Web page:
My leopard gecko has skin stuck to his feet and he seems lethargic. What should I do?
When a reptile has problems shedding its skin, the condition is called dysecdysis. We commonly see this problem in leopard geckos commonly caused by an environment that is too dry. Proper provision of hiding areas filled with damp moss will help prevent the problem in the future by creating localized areas of higher humidity. In addition, avoiding loose substrate or sand for bedding (opt for newspaper or paper towel instead) will help to keep things cleaner and less irritating to the skin.
If the gecko has not been able to shed for a while, the retained skin may be causing constriction of the underlying digits. Sometimes entire toes or parts of toes become devitalized and end up falling off. This is extremely painful and is often associated with infection. The lizard may show signs of lethargy and decreased appetite. If you are seeing these signs, it is imperative to get your gecko to a reptile vet. The constricted bands of retained shed tissue will need to be carefully dissected off, antibiotics and pain control will be started and recommendations to improve the general care will be made.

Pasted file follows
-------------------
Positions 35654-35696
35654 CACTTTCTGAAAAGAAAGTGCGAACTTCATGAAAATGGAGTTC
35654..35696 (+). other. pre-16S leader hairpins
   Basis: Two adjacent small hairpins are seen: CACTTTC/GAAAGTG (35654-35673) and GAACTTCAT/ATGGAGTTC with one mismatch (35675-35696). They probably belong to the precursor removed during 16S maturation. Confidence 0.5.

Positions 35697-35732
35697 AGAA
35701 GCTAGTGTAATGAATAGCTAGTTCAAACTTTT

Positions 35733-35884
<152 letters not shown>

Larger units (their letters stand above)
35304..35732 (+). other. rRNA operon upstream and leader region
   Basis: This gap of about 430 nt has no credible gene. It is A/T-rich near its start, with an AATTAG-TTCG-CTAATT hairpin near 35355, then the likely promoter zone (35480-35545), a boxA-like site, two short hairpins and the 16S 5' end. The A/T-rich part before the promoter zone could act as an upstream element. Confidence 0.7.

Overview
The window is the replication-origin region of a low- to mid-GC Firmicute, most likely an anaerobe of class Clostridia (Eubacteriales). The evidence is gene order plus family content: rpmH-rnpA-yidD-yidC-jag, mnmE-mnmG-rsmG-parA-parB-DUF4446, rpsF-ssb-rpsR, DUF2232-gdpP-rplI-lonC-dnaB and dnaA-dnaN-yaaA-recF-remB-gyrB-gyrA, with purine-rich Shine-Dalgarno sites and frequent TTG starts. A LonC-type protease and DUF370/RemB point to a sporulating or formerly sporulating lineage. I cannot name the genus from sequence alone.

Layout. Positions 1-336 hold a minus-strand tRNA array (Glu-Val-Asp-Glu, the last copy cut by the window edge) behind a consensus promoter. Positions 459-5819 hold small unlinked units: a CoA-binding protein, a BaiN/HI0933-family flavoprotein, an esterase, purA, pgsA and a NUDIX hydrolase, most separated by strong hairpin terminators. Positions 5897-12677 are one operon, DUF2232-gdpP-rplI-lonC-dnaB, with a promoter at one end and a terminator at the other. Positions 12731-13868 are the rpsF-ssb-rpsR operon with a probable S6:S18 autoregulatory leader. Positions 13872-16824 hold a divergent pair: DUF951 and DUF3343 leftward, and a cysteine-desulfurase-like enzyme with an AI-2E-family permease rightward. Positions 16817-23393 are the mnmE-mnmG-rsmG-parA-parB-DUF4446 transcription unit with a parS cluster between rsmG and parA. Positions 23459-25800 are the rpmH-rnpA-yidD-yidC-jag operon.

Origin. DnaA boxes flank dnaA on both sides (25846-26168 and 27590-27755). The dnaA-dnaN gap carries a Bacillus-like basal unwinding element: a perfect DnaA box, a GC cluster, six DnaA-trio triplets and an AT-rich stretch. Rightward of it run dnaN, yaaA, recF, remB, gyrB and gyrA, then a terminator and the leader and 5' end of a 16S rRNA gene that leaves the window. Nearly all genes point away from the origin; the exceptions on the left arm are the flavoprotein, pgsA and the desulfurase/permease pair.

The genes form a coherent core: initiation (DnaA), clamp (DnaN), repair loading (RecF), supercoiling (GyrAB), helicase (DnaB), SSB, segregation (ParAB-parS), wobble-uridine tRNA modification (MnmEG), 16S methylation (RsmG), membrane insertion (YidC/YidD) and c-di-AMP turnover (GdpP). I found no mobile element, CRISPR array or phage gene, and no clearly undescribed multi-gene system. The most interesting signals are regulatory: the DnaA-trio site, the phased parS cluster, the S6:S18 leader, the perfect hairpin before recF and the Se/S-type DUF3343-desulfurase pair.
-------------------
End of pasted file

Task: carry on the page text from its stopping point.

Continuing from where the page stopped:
If, on the other hand, the signs are mild, you may be able to remove the sheds after soaking the lizard in luke-warm water. With several soaks to soften the skin you may be able to gently tease the retained tissue off with a q-tip.
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Max Conn, DVM is the owner of Cat & Exotic Care of the CentralCoast, a full service veterinary hospital dedicated to the special needs of cats, birds, reptiles and small mammals. Cat & Exotic Care is located in PismoCoastPlaza, 565 Five Cities Drive, 805-773-0228. More information can be found at www.catandexoticcare.com.
Disclaimer: The informational handouts and website links above are for informational purposes only, they are not intended to replace veterinary care.